Chris Schweizer: Most of the time I work by myself.  I don’t have the time to take on art for someone else’s writing (drawing takes longer), and often by the time I write something I’m too invested in it to consider sharing. I helped with a series a few years back, a younger readers thing, which I wrote and other folks did the art, good folks whose work I continue to read and admire, but it wasn’t collaborative; I turned in my part, then they did theirs.  I don’t consider that collaboration.  We didn’t work together to craft the book.

 I’m working with Joe Flood (Science Comics: Dinosaurs: Fossils and Feathers, The Cute Girl Network) on a couple of different projects, though.  He’s my ideal collaborator.  He’s an exceptional artist whose color work is staggeringly good and he’s a bold and pragmatic storyteller.  He’ll have no qualms about deviating from my script if he feels that it’s in service to the narrative, and I have great confidence in his ability to determine that.  I feel like, far too often, the writer is seen as the dominant creative voice in the comics world, but I think that the medium is best served when the writer/artist relationship is more akin to the screenwriter/director relationship.  The script is important, of course, but it’s up to its executor to determine how best to present it to an audience.  Joe is certainly capable of tackling that role (I’ve watched him shape projects from the artist end in the past) and that, coupled with his beautiful art, has made me eager to work together.  We’re teaming up on a franchise property monthly series (it hasn’t been announced yet), and a YA graphic  novel set in the late 12th century.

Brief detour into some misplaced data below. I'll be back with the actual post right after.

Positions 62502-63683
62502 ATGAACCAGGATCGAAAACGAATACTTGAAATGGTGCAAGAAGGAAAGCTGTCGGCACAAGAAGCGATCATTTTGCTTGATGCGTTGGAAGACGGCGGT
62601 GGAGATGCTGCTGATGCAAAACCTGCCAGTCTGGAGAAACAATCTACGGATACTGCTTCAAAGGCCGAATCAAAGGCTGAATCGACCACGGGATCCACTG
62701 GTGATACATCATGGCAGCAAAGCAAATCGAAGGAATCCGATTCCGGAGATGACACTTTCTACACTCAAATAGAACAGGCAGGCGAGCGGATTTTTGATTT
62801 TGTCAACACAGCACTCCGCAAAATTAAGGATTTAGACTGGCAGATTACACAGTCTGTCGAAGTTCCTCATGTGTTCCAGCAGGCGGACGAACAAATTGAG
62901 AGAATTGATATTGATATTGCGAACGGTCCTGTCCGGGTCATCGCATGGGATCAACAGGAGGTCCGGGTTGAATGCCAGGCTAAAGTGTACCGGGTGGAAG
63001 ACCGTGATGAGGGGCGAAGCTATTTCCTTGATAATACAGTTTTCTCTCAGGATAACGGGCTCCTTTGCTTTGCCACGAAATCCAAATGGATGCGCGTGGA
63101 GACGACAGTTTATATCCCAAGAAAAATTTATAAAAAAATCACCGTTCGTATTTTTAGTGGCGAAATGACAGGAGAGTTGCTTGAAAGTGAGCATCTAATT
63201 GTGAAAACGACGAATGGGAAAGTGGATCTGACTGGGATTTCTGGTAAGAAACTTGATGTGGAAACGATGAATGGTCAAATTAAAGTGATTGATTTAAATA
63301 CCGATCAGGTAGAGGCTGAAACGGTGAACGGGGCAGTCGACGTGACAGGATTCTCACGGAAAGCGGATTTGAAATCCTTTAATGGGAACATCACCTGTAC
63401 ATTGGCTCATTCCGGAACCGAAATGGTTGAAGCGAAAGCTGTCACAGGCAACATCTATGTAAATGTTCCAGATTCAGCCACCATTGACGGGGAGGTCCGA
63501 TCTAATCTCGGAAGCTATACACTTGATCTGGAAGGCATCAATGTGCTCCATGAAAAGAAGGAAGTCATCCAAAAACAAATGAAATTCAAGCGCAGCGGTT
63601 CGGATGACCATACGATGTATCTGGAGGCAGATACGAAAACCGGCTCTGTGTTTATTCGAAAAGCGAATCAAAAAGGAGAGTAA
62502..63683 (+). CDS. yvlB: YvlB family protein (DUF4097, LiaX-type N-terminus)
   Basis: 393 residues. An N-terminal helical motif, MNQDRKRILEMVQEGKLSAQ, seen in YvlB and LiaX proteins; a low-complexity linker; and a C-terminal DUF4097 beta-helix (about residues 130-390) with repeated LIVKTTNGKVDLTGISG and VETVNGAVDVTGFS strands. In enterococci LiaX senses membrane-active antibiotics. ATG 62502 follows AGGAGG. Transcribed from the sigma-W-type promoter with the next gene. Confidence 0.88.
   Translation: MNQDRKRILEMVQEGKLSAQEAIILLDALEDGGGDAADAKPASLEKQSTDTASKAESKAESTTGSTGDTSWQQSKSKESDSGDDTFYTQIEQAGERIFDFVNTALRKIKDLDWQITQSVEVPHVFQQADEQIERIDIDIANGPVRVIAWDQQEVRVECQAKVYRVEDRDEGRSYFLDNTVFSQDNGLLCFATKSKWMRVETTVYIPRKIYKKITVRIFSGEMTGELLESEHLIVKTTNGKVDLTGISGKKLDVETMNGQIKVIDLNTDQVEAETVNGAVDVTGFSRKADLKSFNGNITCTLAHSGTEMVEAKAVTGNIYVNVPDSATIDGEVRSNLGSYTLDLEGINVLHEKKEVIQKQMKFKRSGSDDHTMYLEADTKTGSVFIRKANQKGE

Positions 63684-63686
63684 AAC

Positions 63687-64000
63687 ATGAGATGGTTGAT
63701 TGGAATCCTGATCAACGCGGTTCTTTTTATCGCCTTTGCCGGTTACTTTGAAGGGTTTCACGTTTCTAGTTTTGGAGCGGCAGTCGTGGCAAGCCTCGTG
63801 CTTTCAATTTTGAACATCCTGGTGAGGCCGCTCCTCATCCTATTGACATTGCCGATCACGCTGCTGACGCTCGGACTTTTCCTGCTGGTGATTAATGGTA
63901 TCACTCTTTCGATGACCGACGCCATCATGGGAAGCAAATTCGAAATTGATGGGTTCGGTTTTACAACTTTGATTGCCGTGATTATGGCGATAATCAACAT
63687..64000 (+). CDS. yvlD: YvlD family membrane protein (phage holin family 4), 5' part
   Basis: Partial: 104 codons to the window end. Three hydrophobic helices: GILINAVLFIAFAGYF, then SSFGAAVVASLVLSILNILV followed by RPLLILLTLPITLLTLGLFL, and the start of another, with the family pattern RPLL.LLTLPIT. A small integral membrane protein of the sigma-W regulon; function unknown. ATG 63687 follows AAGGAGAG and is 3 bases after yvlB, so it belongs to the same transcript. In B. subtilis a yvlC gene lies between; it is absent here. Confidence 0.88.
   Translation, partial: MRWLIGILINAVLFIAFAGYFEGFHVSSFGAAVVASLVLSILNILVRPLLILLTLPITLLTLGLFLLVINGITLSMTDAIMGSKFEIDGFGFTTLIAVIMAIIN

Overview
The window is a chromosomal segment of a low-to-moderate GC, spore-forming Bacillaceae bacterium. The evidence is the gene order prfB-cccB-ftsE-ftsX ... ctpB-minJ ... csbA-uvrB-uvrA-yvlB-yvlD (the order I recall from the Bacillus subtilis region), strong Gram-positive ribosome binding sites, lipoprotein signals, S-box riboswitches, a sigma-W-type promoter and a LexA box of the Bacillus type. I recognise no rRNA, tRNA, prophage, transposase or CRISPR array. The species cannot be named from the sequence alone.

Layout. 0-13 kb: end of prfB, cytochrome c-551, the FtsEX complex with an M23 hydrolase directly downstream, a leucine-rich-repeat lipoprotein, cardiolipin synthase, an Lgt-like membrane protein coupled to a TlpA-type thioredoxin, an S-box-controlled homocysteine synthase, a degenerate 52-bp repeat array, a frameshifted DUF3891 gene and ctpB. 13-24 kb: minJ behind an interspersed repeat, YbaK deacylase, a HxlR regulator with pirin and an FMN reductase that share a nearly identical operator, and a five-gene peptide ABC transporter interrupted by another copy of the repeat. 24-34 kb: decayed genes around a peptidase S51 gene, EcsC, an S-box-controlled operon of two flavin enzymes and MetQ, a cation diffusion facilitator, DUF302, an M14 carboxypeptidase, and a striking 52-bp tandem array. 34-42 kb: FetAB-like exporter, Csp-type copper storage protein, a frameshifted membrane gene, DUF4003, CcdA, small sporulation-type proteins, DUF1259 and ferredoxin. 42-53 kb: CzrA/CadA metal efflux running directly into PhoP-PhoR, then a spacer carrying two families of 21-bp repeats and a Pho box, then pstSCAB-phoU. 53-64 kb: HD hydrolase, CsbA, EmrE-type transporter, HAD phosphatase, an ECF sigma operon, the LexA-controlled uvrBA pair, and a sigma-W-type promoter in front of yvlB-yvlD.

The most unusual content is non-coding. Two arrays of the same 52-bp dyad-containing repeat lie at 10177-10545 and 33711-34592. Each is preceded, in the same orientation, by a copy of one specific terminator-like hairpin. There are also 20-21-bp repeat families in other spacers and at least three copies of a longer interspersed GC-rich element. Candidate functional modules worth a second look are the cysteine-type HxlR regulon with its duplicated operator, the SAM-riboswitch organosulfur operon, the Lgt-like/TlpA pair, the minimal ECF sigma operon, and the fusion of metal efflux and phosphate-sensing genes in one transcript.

So far as sharing my work goes, I share with everybody, so long as doing so doesn’t put others in a difficult position (I can’t share work from that monthly series yet, for instance).  I’m not a particularly private person (though I do like to hole up often), and I think that sharing process can be helpful to other artists.  I know that I learned a ton by not only seeing process work but also by hearing about that work as it developed, watching folks struggle over getting it right, what considerations went into those decisions.  I also hope that if I share work in the planning stages then my many mistakes and missteps will be caught before it goes to print.

John Patrick Green: According to your bio in the back of The Creeps, you've had EVERY JOB IMAGINABLE! Too many to list, even! I'll just pick three, so readers get an idea: you've been a puppeteer, a kickboxer, and you've worked in a pancake mix factory. This question has two parts: what careers are left that you'd like to try out, and what experiences from your former jobs can we expect you to turn into graphic novels?

Chris Schweizer: My job-jumping days are likely over, or at least I hope that they are.  I enjoy making comics and telling stories too much and find it difficult to envision anything I’d rather do.  And as so many people are hurting for work I’d hate to take something on as whim for the experience when someone else might wish to provide for his or her family through that channel usurped by me.  I'll dip into substitute teaching every few years, partially to satiate my love of teaching and working with youngsters, and partially to case the joint.   My Creeps stories take place in a middle school and so it helps to find myself in middle schools on a regular basis so that I can take it all in and lock it up in my noggin for when I need it, though lately I've been doing a lot of school visits, which has covered that for me.